The Texas Supreme Court held that a discovery order requiring an insurer to produce “all emails, reports attached to emails, and any follow-up correspondence and information” is overbroad and reversed sanctions for refusing to produce that information. In re Nat’l Lloyds Ins. Co., No. 15-0452 (Tex. Oct. 28, 2016).

Plaintiffs sought to compel the insurer’s system-generated management reports referenced in emails in an attempt to obtain historical claims data for hail storms in prior years. The insurer argued that the reports sought did not concern historical claims, the reports did not contain information relevant to the multidistrict litigation and that all relevant reports had been produced in a keyword search of its network drives. Plaintiffs filed a motion to compel, which the trial court granted, ordering the insurer to produce “all emails, reports attached to emails, and any follow-up correspondence and information.” The insurer was also sanctioned for attorneys’ fees.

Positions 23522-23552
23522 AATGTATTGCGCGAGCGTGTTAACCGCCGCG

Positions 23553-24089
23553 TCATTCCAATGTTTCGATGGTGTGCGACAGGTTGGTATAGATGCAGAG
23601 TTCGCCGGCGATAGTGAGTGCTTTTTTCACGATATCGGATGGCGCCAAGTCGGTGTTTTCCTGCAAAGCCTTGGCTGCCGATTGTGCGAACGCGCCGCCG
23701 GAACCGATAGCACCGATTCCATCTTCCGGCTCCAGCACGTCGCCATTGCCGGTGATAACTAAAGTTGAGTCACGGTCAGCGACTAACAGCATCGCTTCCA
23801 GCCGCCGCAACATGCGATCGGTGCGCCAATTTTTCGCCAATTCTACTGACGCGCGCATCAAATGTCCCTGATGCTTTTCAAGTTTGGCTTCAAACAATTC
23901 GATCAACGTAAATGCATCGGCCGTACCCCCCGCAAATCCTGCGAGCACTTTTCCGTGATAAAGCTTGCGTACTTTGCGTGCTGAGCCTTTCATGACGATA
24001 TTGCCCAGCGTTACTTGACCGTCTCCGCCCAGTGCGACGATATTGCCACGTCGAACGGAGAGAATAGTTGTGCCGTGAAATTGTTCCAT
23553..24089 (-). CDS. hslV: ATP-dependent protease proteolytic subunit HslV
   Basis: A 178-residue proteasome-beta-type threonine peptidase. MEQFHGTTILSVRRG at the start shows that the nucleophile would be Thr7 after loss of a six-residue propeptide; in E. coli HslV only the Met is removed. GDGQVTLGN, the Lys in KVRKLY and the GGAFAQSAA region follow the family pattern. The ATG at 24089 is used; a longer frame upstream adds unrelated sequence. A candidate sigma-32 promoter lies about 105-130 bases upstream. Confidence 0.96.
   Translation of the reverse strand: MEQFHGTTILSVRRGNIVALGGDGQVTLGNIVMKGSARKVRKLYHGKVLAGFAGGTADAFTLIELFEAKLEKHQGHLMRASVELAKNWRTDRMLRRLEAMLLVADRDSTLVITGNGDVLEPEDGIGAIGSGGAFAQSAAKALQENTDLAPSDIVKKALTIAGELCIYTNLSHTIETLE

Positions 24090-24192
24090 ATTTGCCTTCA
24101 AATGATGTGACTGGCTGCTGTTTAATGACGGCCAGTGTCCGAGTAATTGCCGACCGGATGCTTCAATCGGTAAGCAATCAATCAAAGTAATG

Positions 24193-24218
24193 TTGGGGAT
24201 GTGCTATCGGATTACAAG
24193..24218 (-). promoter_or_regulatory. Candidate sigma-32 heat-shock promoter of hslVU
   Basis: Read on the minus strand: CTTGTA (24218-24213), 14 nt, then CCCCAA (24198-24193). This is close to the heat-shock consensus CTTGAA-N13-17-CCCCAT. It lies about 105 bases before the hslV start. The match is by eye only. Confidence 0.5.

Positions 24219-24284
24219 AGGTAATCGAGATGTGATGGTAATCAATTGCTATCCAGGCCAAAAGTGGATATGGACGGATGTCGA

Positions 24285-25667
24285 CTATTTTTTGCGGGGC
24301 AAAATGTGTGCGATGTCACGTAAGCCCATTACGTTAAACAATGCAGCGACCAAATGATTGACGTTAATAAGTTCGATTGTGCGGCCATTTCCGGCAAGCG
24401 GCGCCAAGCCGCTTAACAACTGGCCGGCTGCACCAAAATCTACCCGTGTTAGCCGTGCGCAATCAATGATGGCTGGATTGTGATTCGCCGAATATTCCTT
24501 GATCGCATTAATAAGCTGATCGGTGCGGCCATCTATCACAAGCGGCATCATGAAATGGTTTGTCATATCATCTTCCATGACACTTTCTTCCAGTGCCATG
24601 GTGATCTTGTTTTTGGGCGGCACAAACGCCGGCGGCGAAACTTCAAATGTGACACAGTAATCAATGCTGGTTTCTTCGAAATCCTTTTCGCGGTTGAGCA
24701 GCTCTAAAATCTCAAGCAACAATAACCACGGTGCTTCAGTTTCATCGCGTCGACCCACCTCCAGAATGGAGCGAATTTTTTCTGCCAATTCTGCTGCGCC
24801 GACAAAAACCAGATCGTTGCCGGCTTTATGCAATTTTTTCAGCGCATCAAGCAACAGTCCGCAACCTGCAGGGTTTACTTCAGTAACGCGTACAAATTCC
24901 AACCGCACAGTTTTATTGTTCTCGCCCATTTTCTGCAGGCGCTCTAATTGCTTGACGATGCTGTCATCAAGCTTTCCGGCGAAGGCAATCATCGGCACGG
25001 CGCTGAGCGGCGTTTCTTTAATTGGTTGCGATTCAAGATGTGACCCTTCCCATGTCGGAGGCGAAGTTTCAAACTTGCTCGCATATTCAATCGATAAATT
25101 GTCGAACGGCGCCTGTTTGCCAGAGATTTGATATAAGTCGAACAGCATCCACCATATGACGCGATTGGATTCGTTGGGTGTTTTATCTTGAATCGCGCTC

After denial of the insurer’s motion for reconsideration, it filed a mandamus proceeding with the Texas Supreme Court, which held that the compelled discovery is impermissibly overbroad. It relied on its prior opinion in In re National Lloyds, 449 S.W.3d 486, 489–90 (Tex. 2014), which similarly found that discovery of “all claim files” involving certain adjusters and adjusting firms is not reasonably calculated to lead to the discovery of admissible evidence and, therefore, the trial court’s order compelling discovery of such information is overbroad.